"I have not written to you for a long time. They have surrounded me with a thick barrier. They fear my words more than the bullets."
After a year in jail, human rights activist Leyla Yunus and her historian husband Arif have been sentenced to jail time after being convicted on trumped up charges of treason, tax evasion and fraud. It is a warning to others who dare to challenge the government.
On 13 August 2015, Leyla Yunus, a human rights activist, was sentenced to 8 ½ years in prison, and her historian husband, Arif, to 7 years, in what has been described as a show trial. Convicted on trumped up charges of treason, tax evasion and fraud, it is a warning to others who dare to challenge the government. Both are in very poor health, and there are fears that they may not survive in prison.
Leyla Yunus, 59, is director of the Institute for Peace and Democracy set up in 1995 to promote and defend women's rights, end politically motivated prosecutions and forcible evictions, and resolve the conflict in the disputed region of Nagorno-Karabakh, seized from Azerbaijan by Armenian backed separatists in the 1990s. Arif Yunus, 60, is a historian specialising in the region. Prior to her detention Leyla Yunus had also been working on a project documenting political prisoners in Azerbaijan. Leyla was granted the Chevalier of the Légion d'honneur at the French embassy in Baku in 2013 in recognition of her work.
On 30 July 2014, the couple were arrested. Having recently suffered two strokes and in frail health, Arif was to freed to await trial, while Leyla was sentenced to a three month detention order. Ignoring warnings not to give interviews or else be returned to prison, Arif immediately went to the media to condemn their arrests. He told Human Rights Watch that they were accused of being spies for Armenia, a charge that he described as 'humiliating and absurd'. They were also accused of espionage, running an unregistered NGO and failing to pay taxes. On 5 August, Arif was rearrested on his way to deliver a food parcel to Leyla who suffers severe diabetes. Both remained detained until their convictions a year later.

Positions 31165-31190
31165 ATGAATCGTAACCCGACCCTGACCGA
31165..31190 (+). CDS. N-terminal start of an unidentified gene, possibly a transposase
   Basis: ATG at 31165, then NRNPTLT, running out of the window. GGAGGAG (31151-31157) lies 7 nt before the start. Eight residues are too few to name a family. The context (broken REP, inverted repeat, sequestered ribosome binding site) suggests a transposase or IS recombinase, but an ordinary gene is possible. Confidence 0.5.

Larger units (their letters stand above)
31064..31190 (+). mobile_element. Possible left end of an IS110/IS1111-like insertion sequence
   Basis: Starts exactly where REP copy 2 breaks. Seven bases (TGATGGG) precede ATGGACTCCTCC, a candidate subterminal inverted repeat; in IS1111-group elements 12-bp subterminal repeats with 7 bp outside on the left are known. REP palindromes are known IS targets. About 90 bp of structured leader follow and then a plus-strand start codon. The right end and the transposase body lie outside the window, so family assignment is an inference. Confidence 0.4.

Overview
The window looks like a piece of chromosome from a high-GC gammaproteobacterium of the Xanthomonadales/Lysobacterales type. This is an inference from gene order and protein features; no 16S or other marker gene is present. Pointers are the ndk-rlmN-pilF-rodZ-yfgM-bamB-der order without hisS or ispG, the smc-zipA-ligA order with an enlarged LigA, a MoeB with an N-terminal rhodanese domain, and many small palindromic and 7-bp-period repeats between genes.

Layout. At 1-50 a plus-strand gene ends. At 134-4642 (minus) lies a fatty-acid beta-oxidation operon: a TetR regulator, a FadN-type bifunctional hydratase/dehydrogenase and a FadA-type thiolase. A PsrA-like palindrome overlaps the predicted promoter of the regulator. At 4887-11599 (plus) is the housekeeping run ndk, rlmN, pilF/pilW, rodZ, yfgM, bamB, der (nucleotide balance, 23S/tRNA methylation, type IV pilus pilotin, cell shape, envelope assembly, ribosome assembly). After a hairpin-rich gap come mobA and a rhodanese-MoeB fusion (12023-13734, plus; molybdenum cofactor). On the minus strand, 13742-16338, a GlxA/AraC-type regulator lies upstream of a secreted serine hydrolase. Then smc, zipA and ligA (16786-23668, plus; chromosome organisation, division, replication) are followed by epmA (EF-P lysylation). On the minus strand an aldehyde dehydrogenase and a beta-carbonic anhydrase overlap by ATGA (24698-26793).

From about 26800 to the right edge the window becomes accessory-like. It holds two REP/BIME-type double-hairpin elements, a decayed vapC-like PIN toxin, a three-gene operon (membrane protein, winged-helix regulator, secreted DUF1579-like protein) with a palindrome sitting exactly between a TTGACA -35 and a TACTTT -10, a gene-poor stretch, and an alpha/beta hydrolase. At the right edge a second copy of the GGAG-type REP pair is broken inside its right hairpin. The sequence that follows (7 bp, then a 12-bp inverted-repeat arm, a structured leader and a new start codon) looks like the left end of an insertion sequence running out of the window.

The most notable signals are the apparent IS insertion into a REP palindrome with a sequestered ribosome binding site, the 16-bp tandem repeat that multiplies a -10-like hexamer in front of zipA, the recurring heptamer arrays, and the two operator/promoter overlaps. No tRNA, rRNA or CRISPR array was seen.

The Institute for Reporters Freedom and Safety reported in July 2014 on how state media smear campaigns police raids, seizures of equipment, closure of bank accounts and intimidation of NGO workers are all methods used by the authorities to stamp down on civil society. Yunus' Institute for Peace and Democracy has long suffered retribution for its activities, notably in 2011 when its offices – alongside those of two other NGOs – were demolished without warning to make way for a government land clearance project. The Institute had been campaigning against forced seizure of land for development.
The couple's recent problems had been brewing for several months. In April 2014, they were apprehended at Baku airport as they attempted to leave the country. Their passports were taken and they were interrogated for 24 hours before being subpoenaed to appear as witnesses in the case of a journalist who had been deported from Turkey on accusation of treason. In the intervening months, the couple were repeatedly called for interrogation which they refused to do, demanding that first their passports must be returned. Just a day before their arrest, Leyla Yunus had published an open letter to President Aliyev titled 'Who Are You Afraid of, Mr President?' protesting the arrests of youth activists.
The trial against the couple opened on 30 July 2015, exactly a year after their arrest, a trial described as a 'circus' where relatives and friends were told they could not observe because there was 'insufficient' room. Amnesty International describes how Arif Yunus fainted during the court hearings. He had suffered two strokes since the harassment and subsequent arrest in 2014. Concern is growing that they are not receiving essential medical treatment for their illnesses. Leyla in particular has written of her fears that neither would survive the years in prison.
Last Updated: 19 August 2015